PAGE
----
News & Opinion | March 20, 2019 5:00 am

Scientists Discovered How Animals Regenerate Their Whole Bodies

One gene in DNA is all it takes to regrow a limb.

A picture taken on March 16, 2018 shows jelly fish at the sea center Oceanopolis in Brest, western of France. (FRED TANNEAU/AFP/Getty Images)
AFP/Getty Images

Ever wonder how animals like a jellyfish can regenerate their entire body after a fight, accident or injury? Harvard scientists have and now believe they have cracked the code, and it comes down to one gene in an animal’s DNA.

A Harvard team used three-banded panther worms as their test subjects and found a master control gene they called the early growth response or EGR.

“What we found is that this one master gene comes on [and activates] genes that are turning on during regeneration,” Andrew Gehrke explained to the Harvard Gazette. “Basically, what’s going on is the noncoding regions are telling the coding regions to turn on or off, so a good way to think of it is as though they are switches.”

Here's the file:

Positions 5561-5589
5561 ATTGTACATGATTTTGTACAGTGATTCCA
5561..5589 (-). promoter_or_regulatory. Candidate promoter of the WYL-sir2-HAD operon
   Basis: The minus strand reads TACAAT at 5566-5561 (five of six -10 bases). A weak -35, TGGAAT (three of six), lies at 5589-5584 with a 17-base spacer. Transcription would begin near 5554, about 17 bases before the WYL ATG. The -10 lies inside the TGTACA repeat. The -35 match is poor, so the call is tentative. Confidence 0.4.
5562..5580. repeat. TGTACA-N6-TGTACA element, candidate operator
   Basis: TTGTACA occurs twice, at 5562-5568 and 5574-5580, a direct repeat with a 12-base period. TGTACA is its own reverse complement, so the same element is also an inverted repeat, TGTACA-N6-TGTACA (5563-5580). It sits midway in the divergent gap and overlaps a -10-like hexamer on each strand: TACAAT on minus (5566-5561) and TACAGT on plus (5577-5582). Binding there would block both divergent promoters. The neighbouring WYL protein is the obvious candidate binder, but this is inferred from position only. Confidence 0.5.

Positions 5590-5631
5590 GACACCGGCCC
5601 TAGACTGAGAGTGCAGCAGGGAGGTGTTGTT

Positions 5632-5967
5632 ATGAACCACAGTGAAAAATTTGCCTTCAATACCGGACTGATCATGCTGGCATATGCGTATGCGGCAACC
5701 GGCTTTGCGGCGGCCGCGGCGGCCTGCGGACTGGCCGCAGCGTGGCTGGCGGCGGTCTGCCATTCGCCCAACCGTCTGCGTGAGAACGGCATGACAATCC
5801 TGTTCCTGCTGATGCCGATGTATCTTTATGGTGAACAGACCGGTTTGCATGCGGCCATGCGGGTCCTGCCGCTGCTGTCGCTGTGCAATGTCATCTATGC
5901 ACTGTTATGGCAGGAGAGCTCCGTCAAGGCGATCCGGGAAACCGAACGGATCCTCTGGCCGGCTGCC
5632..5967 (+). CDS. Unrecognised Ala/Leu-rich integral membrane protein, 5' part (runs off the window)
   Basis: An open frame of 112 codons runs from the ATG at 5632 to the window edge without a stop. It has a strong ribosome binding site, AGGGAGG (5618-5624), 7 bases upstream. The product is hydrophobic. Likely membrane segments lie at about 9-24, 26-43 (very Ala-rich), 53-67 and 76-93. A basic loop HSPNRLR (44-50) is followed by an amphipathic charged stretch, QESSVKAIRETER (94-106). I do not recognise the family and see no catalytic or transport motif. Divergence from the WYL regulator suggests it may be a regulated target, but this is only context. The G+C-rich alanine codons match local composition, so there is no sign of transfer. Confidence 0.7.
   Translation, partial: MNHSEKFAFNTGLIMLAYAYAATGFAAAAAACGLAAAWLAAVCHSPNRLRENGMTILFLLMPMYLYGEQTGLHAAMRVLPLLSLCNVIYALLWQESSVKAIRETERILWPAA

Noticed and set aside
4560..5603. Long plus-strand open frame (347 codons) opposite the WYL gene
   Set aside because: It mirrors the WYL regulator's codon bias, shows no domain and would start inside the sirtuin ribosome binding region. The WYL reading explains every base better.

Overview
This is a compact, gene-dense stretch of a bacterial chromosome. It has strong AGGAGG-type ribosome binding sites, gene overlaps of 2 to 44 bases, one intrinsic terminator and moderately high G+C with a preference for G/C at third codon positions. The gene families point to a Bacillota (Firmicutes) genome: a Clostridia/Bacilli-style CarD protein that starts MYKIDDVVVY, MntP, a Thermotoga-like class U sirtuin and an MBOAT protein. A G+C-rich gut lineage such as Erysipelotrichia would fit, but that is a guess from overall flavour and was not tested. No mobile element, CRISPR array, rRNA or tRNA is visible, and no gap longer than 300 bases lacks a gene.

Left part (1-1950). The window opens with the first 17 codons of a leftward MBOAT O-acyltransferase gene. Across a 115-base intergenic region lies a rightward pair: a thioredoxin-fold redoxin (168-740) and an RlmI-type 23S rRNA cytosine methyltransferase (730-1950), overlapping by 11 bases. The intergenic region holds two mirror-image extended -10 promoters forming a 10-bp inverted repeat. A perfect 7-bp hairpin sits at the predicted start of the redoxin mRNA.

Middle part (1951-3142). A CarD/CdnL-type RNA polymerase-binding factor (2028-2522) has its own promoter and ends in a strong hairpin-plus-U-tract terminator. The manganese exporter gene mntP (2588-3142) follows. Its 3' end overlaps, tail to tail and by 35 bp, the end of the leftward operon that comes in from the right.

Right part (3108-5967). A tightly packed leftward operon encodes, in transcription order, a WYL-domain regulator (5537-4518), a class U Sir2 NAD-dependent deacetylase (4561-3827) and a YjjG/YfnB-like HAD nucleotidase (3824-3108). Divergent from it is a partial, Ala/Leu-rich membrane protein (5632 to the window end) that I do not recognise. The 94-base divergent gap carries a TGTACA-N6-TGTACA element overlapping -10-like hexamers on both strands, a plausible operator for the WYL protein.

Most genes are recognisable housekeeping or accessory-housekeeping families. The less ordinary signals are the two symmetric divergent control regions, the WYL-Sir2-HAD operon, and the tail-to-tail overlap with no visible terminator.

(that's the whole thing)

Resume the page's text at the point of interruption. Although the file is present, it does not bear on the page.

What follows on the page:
Researchers found that once the master code was activated the worm’s genome starts to regenerate the animal’s body.

Unfortunately, humans won’t be mimicking this regenerative action. Even though we do have the EGR gene, humans’ wiring is different and won’t regenerate an arm or leg, or even a head, like the panther worm.